He took her up the main street, past the primary school where their children went, past the house where her friend June had lived. All the while, he talked, having memories dislodged as he spoke, jumping from subject to subject, feeling the warmth of the reminisces within him. He doubled back at the turning circle, and took another sweep down the street, turning onto an adjoining road and heading out past the kirk where they had married that July so many years ago. He considered a moment driving down by the graveyard but decided against it. She wouldn’t know to miss it. She wouldn’t know that her parents were there, that a grandchild was there, and that so many old friends all now lay under those skeletal trees, behind those high grey walls. There was no reason to take her there.
Now they were headed out of the village, climbing the winding hill towards the house they had called home for so many of their years. It sat back from the road as it twisted towards the tops of the valley. It could only be seen from the road at this time of year when the bare branches offered slivers of the house’s pink sandstone gable end, the ivy climbing the walls, the two upstairs windows where their daughters slept, and the sloping fallow garden. It was gone in a second as the road steered away. He gave a little smile and turned to her, as if to search for some flicker of recognition but still she stared at the road ahead; hands wrung on her lap, her fearful eyes never deviating from their empty gaze. He turned back to the road and let his mind drift.
It was no longer his home either. Home was back down the hill, in the village. Sometimes he could enjoy life there: he had neighbours he was fond of, the girls in the shop knew him by name, and he could attend the kirk and get all the news after the sermon. He had moved down after Alice had to go to the town. His daughters were away living their own lives, with homes of their own in the city. They weren’t interested in an old house in the country. He couldn’t face his life’s winter in those blessed halls, without her. With so little ceremony it was sold to an English couple and that chapter of their lives met its denouement. He moved into a little bungalow in the village and settled on bestowing his grandchildren with the spoils of the reluctant sale. Often at night however, as he closed his eyes down in the village, he would allow his thoughts to climb that hill, to return to that garden, to those rooms, and delicately he would place her there. Sleep would come to a warm heart, and on fortunate nights his dreams allowed him to stay up that hill. Morning always came, though, a thump to the heart, as he turned over in his empty bed.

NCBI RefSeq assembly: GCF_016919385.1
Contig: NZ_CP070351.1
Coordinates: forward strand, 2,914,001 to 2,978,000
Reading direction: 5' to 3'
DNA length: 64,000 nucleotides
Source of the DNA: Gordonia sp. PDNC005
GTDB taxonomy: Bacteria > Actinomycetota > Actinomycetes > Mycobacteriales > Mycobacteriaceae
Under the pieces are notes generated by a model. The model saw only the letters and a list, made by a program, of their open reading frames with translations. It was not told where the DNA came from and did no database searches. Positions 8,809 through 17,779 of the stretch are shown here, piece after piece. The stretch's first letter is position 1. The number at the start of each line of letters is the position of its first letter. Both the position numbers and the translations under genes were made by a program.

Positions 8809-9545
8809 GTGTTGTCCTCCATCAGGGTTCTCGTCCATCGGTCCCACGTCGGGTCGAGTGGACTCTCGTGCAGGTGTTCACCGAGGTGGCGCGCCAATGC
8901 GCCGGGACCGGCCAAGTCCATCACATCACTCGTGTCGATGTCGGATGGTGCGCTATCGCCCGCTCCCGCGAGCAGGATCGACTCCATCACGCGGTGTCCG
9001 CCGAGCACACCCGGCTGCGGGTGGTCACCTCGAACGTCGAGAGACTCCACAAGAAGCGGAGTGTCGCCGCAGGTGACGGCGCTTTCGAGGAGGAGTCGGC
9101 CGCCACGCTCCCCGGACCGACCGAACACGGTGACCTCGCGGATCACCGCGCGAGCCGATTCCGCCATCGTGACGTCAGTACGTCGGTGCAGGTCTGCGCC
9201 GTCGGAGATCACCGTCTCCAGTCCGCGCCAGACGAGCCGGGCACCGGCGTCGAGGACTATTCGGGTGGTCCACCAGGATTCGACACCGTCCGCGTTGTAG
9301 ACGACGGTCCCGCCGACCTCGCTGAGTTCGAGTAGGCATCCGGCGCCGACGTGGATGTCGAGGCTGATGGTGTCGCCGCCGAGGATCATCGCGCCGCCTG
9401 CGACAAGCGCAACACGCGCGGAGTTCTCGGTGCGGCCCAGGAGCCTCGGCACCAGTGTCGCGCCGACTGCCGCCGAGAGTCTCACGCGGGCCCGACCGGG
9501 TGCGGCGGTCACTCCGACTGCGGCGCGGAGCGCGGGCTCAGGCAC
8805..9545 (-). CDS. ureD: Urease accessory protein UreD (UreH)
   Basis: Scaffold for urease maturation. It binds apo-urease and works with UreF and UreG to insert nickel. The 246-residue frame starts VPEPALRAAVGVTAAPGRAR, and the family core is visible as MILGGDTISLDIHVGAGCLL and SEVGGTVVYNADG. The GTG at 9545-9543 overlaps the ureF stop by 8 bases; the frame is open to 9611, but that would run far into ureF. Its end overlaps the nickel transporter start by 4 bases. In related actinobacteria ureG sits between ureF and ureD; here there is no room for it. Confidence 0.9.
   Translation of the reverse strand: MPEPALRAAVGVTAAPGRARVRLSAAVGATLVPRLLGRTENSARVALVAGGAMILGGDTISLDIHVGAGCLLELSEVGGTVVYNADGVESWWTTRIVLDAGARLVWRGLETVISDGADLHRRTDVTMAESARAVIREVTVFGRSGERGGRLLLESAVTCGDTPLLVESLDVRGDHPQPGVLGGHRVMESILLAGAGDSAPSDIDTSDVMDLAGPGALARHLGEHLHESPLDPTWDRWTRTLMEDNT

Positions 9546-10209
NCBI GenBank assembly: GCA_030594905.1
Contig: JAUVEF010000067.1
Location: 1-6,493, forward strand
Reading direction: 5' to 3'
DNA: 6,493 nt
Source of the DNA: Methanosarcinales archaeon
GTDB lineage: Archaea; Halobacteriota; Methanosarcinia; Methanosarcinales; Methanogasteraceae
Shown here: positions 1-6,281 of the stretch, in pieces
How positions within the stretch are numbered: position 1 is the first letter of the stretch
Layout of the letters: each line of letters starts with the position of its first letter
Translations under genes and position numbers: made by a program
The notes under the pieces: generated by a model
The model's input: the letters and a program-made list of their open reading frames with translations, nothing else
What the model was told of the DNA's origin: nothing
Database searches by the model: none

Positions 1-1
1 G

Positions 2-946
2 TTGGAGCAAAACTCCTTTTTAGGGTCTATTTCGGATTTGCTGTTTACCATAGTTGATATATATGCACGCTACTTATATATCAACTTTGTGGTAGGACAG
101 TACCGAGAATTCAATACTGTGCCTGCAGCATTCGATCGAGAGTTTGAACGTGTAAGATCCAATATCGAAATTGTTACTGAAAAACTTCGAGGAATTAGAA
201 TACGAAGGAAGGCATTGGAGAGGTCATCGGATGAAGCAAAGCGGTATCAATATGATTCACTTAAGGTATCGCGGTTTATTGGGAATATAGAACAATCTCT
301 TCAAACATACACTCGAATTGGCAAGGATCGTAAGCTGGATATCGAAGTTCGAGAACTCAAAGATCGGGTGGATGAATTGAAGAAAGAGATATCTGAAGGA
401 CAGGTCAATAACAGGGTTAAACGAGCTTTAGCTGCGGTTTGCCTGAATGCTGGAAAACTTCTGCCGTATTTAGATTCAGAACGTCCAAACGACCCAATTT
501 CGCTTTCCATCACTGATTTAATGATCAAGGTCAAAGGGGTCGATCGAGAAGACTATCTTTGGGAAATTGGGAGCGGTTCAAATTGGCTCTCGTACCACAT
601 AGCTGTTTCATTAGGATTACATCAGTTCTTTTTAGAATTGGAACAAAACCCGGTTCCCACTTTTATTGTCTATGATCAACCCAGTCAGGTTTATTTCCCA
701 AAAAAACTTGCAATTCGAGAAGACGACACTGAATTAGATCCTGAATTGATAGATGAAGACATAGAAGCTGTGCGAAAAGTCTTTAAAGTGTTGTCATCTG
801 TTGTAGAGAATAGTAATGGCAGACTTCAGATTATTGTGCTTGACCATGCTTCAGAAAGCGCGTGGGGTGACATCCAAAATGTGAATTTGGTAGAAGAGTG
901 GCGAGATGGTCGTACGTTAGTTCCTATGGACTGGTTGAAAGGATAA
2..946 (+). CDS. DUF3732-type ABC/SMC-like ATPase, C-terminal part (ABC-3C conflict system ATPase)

He turned his thoughts away from his loneliness and concentrated on the afternoon, on her, on hoping somewhere she understood all this. It was getting later in the afternoon. The sun was long past it’s apogee and slunk slowly towards the hills in the west. It would be dark in about an hour, so he better get a move on, he thought. He had a destination in mind, only two miles further along.
They first passed through a small hamlet. With its bright postbox, its empty kirk, and its soulless new builds, hitherto it had been a little of nothing, now it was spreading out into the surrounding fields, swelling. Soon though they were through and after a long straight flanked by naked willow trees they came towards the place. He turned off the road, and onto a small lane with tufts of grass growing down its middle. A few hundred yards further, they arrived at it, and he slowed.
It was a ruined croft; no roof, a window either side of a low entrance capped by a blackened beam. It was of simple stone, with the local pink sandstone around the windows. Through the door one could see the thistles and nettles which thrived within. It was enclosed by a neat barbed wire fence and a line of newly planted trees. Beyond was a field, muddied by the melting of the morning’s frost, where a lone horse grazed. Beyond that was a garden with its furniture under cover, all loomed over by an enormous modern house; sprawling and jutting out in several directions. Inside the lights were beginning to shine, it looked at once warm and inviting, but totally sterile. Alongside the house stood a large double garage. This is what had become of the land she grew up on.
Several years before the croft had gone up for sale. It had long ago been left to ruin. Her mother died not long after she had married. Her eldest brother had moved in with his family. A year later it burned down, leaving just the stone walls standing. Her brother and his family were spared, and they eventually decided upon a new life in Australia. The home was left to nature, and the land around was leased to the farmer; the rents making their way to the other side of the world. As it was, when her brother died in his eighties in a cosmopolitan Australian city, the land was turned over to a son, long since divorced from the fields of his youth. The sale went through with little formality. One day a sign appeared by the roadside, advertising the sale of four acres of land; the croft, quite incidental to it all. A few months later the sign was taken down, and after several more ground was broken. By the next year stood the mansion before them, glowing in the coming dusk. A new family looked out upon those fields as home. The croft would soon be hidden by the new trees, left finally to its lonely fate.
He turned to her searchingly; nothing. Nothing at all. His heart sank. He didn’t hold out much hope for her response, but this was less than nothing. He couldn’t fully comprehend what he felt. But it settled the matter in his mind, that much was sure. He felt the resolve wash through him, and he was calm. “Wheel Allie, we shid be ga’ang”.
The sun was just beginning to greet the western horizon. The sky was clear, and it was going to be a starry night he thought to himself. He gently moved off, leaving the croft to its silence, and they carried on down the lane. A forest to their left spoke of the coming gloom, it was already night down in the trees, and the houses they passed to the right were dark inside, their owners not home from work yet. A metal gate appeared along the fringe of trees. He wanted to take her further, beyond the gate, down into the forest. With a little difficulty, and muddying his shoes, he forced the gate open wide enough for the car to pass through. Getting back into the car he noticed she was looking out of the window. “D’ye ken far we are?”, but she didn’t answer.